Blog Post

Analytics, Outputs & Outcomes: New Ways Of Measuring ROI

Publish date: Feb 09, 2018 | Reading time: minutes
History of Godfrey

Marketing analytics measurement is ever-changing. How do you adapt your thinking around KPIs and campaign successes to decide on what KPI’s matter to measure with so much available data?

Measurement Through Analytics, Outputs, Outcomes and a 70th Anniversary B2B Marketing Celebration

Godfrey recently celebrated its 70th anniversary as an agency, a great feat to be had and celebrate! In our atrium we have an open space where the fourth floor has an overhang. Along the railing, a timeline of Godfrey’s history hung, along with some major technological changes that affected B2B marketing during that time.

Looking at the last 10 years made me laugh, remembering the early days of Google Analytics, AdWords and Facebook. At the time, we looked at this new analytics data with amazement. We weren’t sure what to do with it or how we were going to show ROI in our marketing campaigns, but we were determined to prove it!

Growth of marketing technology

Two things have happened since: First, we have a lot more data available at our fingertips via new software. Second, we are still confused about analytics when talking about measurement: what to measure when determining success via outputs (immediate incremental KPIs) and outcomes (the ultimate goal of a campaign, like better qualified leads). In marketing programs and measuring ROI, both are important, especially when looking at measuring in a longer B2B Sales cycle.

Much of this confusion seems to stem from the growth of technology in general and its ability to further track users across the customer journey. Some of it, though, comes from several other factors that I’ll get into below.

The proliferation of analytics tracking makes it tough to decide what to measure.

Today we expect a lot out of our online experiences. With technology has come an expectation that we as users will get the relevant information we want in a timely fashion. As marketers, we utilize a variety of technology, including marketing automation and personalization software. With it, though, we continue to add layers of analytics tracking and a potentially false sense of security that we will have the analytics needed to tell a full ROI story.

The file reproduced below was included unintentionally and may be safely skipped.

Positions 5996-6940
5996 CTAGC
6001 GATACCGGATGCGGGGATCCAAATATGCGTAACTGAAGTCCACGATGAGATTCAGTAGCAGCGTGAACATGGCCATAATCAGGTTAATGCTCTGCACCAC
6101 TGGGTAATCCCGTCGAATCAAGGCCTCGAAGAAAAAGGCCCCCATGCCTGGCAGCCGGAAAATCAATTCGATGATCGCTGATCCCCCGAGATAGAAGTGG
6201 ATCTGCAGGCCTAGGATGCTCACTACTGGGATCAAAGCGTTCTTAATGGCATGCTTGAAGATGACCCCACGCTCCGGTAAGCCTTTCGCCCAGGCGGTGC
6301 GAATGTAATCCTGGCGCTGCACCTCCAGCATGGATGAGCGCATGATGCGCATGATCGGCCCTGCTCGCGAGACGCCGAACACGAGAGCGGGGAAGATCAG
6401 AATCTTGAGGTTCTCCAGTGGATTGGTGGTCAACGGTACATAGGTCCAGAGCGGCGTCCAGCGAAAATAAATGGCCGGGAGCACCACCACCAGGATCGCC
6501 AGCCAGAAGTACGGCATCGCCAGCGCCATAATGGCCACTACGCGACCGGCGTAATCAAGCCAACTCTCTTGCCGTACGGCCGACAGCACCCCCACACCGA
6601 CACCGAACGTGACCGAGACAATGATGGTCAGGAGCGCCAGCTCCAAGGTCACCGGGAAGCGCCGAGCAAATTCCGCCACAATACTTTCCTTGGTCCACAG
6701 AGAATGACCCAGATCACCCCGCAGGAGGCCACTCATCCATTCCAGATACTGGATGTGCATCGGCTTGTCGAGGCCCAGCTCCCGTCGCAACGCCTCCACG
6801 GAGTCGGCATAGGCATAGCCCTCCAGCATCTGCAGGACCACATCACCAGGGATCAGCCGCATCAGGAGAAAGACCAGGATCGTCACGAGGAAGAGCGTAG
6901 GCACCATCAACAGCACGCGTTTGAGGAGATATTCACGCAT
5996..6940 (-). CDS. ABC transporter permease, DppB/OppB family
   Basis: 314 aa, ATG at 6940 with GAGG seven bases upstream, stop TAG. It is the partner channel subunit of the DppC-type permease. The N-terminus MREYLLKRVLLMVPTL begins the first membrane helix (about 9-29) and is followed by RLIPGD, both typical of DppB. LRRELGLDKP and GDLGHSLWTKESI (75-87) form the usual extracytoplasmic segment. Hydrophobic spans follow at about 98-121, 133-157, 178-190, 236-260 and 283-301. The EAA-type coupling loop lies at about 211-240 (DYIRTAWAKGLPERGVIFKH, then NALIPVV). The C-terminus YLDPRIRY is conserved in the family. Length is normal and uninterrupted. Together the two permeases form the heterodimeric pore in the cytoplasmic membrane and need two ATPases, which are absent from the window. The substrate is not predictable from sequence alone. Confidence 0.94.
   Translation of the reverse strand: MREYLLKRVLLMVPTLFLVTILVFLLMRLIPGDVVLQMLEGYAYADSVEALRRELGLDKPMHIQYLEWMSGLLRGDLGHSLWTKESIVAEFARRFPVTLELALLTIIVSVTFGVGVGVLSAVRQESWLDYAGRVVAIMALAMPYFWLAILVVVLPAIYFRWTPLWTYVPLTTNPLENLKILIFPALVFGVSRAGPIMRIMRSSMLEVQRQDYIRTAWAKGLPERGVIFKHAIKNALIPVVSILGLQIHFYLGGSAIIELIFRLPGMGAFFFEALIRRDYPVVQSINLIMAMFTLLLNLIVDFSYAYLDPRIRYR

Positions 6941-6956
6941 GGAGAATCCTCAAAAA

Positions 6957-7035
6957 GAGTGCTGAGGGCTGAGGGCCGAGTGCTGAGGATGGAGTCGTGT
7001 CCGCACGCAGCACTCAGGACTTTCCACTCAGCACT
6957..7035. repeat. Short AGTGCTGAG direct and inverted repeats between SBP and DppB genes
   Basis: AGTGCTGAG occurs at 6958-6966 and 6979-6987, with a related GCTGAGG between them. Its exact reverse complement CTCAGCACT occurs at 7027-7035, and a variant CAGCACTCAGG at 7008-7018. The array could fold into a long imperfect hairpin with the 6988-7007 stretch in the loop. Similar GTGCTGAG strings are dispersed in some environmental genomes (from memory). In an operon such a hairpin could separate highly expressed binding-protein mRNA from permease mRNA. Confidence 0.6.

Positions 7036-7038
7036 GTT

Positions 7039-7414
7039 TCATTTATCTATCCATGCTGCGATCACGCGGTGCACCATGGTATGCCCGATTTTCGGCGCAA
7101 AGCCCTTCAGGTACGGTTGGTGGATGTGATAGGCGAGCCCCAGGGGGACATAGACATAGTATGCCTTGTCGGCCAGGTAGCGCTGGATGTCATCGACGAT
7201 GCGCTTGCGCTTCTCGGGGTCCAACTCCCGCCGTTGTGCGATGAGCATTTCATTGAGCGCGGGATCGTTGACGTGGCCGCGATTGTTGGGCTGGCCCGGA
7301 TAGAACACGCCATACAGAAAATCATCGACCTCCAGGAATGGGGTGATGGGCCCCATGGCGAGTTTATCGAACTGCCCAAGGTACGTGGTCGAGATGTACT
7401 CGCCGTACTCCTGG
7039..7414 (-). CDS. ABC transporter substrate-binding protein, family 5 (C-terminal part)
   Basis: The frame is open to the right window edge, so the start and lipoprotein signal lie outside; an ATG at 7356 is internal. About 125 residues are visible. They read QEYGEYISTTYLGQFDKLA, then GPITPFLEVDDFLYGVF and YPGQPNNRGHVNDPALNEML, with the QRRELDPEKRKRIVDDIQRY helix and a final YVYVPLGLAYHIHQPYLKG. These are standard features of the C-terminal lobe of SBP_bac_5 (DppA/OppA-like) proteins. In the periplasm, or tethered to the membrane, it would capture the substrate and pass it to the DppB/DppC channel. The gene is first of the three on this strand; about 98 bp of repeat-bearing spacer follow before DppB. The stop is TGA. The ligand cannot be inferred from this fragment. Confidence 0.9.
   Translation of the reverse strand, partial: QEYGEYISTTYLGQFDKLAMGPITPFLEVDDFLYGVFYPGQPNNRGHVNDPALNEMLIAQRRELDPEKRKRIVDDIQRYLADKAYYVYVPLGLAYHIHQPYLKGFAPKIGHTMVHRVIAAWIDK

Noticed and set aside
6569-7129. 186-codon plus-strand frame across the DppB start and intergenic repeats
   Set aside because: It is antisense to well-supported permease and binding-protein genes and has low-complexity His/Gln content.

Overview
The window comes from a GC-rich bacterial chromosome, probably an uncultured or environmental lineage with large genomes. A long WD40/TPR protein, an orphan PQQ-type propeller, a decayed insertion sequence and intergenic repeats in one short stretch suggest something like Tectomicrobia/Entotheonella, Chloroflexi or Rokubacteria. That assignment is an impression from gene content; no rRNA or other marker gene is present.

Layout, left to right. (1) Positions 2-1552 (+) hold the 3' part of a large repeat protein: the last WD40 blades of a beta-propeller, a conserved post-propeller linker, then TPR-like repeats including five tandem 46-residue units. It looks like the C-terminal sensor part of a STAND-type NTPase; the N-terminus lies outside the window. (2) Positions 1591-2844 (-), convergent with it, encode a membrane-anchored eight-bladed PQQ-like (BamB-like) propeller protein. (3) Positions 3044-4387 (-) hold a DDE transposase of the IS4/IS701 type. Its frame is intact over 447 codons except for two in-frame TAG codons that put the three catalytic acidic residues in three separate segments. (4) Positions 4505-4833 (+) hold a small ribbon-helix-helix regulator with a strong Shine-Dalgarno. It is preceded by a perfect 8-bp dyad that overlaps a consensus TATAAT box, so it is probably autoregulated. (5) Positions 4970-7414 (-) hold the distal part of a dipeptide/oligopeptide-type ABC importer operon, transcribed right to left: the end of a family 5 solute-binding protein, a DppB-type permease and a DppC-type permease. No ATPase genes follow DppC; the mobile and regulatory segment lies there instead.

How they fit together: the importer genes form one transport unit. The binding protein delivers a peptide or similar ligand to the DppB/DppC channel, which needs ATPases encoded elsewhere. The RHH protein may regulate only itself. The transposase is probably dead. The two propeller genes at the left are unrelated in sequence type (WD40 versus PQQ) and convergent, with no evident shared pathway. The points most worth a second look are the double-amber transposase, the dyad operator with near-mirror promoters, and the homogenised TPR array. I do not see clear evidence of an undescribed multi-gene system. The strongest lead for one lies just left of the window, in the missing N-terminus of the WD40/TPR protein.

Marketing technology landscape

Making decisions on measurement at the outset of a campaign is paramount.

With seemingly endless data sources, it’s even more important than ever to decide your KPIs and subsequent measurement at the beginning of a campaign. This helps to have a common framework to start from when creating the rest of the campaign and helps to maintain focus, especially when other technologies are involved. Furthermore, it ensures that we can accurately measure our campaign for success and optimization.  It doesn’t allow for an intrusion of last minute ideas for measurement to be added as all of a sudden deemed necessary when they may not.

Automation and personalization have changed what we measure to more of an outcome-based environment.

As mentioned earlier, new technologies used to enable customized customer journeys are changing how we look at analytics and measurement. Instead of measuring if someone downloaded a white paper or signed up for an e-news, we begin to look at the person in general and notice the actions and micro conversions they make on a site to become a more qualified person in our CRM database. With a larger analytics view of a potential customer, we begin to see successes by measuring the larger outcomes of a program, specifically more and better qualified leads. Furthermore, these leads have a history that can be leveraged by sales to create a more personalized conversation of business needs, saving time and money.

Qualified leads quote

We need to continue to think about our analytic measurement, specifically outcomes and outputs, as part of our campaigns. Here’s how.

As technology continues to change our thinking about campaign measurement, defining and measuring the outcome of a campaign is key.

  • Define the outcome by thinking about the next step after the campaign ends. If a sales manager is hoping for leads to be driven to them from a campaign, what do they want out of it to make their job easier? Better qualified leads.
  • Define the outputs, or incremental indicators of success during a campaign. Everything a user does on a website helps to score and prioritize them as leads so they are more informed and better educated when talking to sales. Accurately defining outputs helps prioritize those indicators of success so you can adjust your lead scoring accordingly. This will, in turn, better score leads for sales.
  • Confirm that what have been defined as outputs and outcomes align with the KPIs of your marketing plan. Make sure all campaign stakeholders agree with what is being measured. Furthermore, confirm outputs can be easily measured with the implemented technology.
  • Look for small, incremental opportunities to optimize from your campaign measurement.

At the end of the day, looking back on those 10 years, we as marketers are smarter today. Technology has made us be honest with our marketing, accurately measuring our campaign successes and failures. Its this availability of data and precision of measurement that holds us to a higher standard. This is seen in an analytics measurement sense as well as how we think about the customer journey and serving up relevant, personalized content at the right time.

Godfrey Team

Godfrey helps complex B2B industries tell their stories in ways that delight their customers.